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2. Electronic code entered correctly opens safe the first time?
3. Is the opening handle loose?
4. Drawing back the bolt work to open the door doesn’t take a large amount of force.
5. Have we changed the combination to the safe after a staff member is no longer with the company?
1. Does the safe dial turn freely without hesitation?
Electronic locks still carry internal parts but most are sealed electronics and are not serviceable. 80% of the service calls that I have gotten on are due to a low battery or a broken cable, but some are complete lock failure.
Signs of future lock failure are, slow response after the correct combination has been entered, blinking red or green indicator lights, loose dial, and a need to reenter the combination multiple times. Some electronic locks are better than others and you do get what you pay for.
Manuel dials can become sluggish due to internal parts that wear down over the years. The factory grease that these locks are packed in will accumulate dirt, dust, and even worn shavings from the lock. Restaurants are notorious for safe locks that fail due to the buildup of pizza dough, dust, and accumulation of food that fall into the locking systems when the safe is close to the food preparation area.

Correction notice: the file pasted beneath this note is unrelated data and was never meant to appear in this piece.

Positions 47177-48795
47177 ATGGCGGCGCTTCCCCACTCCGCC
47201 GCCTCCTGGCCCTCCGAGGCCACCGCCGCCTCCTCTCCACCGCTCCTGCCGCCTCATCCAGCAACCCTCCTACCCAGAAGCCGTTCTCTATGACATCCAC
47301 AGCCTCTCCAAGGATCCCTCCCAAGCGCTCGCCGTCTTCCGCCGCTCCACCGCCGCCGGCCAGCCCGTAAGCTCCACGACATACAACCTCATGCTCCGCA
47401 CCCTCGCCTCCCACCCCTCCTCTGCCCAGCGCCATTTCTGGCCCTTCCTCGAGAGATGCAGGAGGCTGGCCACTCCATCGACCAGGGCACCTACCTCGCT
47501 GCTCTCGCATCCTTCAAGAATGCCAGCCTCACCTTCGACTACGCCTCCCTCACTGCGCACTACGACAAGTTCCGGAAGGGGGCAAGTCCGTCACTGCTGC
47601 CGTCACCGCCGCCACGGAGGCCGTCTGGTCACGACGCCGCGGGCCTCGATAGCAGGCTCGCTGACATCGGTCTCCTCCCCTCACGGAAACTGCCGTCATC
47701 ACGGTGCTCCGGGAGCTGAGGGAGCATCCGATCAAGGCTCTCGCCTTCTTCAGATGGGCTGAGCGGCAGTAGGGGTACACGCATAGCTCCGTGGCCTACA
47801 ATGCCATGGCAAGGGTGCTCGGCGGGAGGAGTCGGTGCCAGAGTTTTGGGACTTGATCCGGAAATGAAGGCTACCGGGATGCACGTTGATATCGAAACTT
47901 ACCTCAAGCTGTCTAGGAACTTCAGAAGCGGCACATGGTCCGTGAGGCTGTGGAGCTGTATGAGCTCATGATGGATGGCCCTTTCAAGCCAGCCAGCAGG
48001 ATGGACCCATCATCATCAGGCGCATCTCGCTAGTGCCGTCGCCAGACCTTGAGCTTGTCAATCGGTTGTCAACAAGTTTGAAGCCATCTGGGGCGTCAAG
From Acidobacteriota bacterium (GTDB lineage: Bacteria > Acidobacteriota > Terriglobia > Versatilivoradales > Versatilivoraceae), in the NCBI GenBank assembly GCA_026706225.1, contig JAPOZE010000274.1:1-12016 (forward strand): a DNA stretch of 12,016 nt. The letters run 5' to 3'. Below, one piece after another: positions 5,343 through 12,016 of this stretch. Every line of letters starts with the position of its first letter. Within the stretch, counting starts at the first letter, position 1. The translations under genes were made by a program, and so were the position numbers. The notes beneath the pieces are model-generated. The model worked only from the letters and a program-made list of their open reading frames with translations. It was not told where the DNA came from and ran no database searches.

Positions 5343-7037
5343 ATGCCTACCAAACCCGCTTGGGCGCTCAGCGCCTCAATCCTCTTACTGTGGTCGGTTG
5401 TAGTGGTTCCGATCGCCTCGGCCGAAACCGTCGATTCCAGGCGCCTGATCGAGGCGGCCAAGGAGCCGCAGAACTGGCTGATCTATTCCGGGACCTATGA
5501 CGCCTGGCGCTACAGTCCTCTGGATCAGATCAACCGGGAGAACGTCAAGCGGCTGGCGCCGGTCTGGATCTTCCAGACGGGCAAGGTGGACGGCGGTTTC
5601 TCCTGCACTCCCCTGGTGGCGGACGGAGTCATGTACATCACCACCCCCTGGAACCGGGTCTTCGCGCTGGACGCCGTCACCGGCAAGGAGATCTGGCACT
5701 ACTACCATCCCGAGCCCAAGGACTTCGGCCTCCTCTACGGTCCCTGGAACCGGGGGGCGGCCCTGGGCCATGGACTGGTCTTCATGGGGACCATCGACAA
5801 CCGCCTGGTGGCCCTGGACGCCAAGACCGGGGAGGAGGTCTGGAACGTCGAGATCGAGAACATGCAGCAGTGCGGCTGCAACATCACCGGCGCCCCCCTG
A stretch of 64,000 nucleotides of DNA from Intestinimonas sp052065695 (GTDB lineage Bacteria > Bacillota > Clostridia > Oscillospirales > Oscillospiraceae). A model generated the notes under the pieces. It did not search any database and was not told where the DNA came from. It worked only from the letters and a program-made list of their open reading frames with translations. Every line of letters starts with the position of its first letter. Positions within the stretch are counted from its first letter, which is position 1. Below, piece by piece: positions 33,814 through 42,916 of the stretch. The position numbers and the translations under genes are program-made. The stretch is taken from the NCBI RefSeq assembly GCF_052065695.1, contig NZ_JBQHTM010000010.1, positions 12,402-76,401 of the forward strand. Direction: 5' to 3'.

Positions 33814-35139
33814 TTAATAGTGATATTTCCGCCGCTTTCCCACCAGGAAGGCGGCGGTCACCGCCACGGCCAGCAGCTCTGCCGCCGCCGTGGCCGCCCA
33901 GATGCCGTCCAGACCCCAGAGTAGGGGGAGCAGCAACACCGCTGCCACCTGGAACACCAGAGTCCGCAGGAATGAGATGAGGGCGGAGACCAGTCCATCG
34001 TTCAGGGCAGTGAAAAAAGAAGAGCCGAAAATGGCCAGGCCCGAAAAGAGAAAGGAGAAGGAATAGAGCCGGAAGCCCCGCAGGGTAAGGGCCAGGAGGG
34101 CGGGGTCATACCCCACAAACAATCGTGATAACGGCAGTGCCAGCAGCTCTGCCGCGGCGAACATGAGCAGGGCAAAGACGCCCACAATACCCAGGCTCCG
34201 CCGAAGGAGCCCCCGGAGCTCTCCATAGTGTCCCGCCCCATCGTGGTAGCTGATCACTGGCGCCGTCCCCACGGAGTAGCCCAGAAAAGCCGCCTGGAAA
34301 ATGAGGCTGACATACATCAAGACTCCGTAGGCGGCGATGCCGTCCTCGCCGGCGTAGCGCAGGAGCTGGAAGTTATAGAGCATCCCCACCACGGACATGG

Treat your safe or vault as you would your vehicle. At 3,000 miles a cars fluids need to be changed. If an engine is allowed to go pass that point, gumming of the internal parts will occur and over time possibly seize up due to non service. The same can be said for your safe or vault. They have internal parts that can and will break down over time due to non service. As a Certified Safe Technician in Dayton, Ohio I've received calls from companies that have important documents, and payroll locked in a safe that can’t be opened because the maintenance of the safe had been overlooked for years.